When we ascend into a valley, we can question our faith. We start to wonder if the mountaintop was real because the reality of the valley is so heavy. But there is a lot going on besides what you’re feeling at the time. The weights you’re carrying, that seemingly have been thrown on your shoulders without your permission, are helping you build endurance. Perhaps you’ve been complacent in your decisions, believing that whether you choose A or B, neither is a bad choice. But in the valley, you see clearly the truth behind your decisions as well as your indifference—you weren’t made for mediocrity. Just lifting your feet and allowing life to carry you along can take you over a cliff. So these wake up calls alert you to the fact that the choices you make are a privilege and a responsibility. This “body of death” carries within it the capacity to make us into beings that can accomplish much more than daily life implies we might accomplish.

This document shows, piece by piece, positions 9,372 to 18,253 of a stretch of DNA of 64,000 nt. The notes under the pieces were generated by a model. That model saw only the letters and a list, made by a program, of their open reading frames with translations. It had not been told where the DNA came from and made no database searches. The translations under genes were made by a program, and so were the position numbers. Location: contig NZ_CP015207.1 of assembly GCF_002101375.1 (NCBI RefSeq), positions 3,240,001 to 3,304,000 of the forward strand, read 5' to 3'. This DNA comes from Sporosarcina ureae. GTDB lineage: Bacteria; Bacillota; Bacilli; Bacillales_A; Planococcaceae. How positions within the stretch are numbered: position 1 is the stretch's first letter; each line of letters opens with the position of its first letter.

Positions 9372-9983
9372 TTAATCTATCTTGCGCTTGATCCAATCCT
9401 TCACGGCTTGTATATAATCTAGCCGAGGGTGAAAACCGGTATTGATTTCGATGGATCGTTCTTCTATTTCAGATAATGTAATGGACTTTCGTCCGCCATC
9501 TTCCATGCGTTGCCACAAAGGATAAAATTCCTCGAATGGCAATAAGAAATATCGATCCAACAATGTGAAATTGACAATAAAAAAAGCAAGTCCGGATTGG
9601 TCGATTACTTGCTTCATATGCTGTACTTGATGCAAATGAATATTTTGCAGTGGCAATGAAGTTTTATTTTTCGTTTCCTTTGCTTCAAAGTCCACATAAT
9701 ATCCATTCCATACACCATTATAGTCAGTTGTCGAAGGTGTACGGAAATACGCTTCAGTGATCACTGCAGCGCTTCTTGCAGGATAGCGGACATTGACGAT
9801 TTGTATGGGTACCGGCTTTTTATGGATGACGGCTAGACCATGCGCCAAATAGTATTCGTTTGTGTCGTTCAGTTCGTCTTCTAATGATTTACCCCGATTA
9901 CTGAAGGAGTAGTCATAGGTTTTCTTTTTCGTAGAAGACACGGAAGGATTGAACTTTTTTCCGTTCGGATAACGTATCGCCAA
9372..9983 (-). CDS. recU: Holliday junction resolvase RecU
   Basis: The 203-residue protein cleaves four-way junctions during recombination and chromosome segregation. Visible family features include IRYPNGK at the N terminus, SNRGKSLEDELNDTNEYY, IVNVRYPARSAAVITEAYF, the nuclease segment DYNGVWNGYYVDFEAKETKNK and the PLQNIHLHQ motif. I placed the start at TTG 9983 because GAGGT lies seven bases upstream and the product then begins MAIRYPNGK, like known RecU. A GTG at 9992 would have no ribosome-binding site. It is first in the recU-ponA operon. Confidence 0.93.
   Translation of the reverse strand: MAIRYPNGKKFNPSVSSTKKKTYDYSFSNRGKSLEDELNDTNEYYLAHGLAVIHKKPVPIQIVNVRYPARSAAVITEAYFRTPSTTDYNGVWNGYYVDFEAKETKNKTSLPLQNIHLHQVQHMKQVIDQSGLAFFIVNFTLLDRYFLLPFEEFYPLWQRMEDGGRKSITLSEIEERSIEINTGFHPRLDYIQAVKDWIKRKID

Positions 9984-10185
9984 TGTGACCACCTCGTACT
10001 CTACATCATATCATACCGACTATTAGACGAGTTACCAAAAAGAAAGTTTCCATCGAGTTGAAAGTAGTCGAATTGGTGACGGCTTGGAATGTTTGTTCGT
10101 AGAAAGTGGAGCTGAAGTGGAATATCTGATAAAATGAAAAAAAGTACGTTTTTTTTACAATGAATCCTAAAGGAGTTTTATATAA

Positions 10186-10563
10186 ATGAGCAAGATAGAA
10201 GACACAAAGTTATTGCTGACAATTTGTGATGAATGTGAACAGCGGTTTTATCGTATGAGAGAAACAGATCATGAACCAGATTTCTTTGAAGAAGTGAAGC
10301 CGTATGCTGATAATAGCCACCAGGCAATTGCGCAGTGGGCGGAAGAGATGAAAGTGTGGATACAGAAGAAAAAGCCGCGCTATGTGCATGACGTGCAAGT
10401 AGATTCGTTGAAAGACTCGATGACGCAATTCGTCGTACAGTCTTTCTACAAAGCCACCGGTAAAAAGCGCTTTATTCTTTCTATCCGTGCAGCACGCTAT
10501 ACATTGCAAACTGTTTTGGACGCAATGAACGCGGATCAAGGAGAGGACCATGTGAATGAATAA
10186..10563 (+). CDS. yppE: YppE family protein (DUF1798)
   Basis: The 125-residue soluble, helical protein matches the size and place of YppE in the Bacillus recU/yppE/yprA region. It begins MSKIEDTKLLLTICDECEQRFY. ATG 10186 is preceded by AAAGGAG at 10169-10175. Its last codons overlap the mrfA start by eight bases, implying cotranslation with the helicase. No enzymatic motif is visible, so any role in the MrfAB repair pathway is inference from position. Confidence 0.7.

The catfish in our tank is a reminder that we can’t just go to the bottom of life and die. God wants us to arrive home having lived life on earth fully alive.

Thursday, April 3, 2008

We're Not So Different

Ever want to lie down and die? Hide under the bed? Think you’re the only person in the world who has your problems? That everyone hates you and that you don’t have one real friend left in the world? So did Elijah.

Ever think your dad's not telling you everything? That your sibling hates you? That other men are after your wife? That your kids fight and behave worse than everyone else’s kids? Meet Isaac.

Ever think that your dreams will never come true? That there’s a conspiracy against you? That lies are being spread about you? Daniel knew events before they happened, yet he spent most of his coming-of-age years enslaved.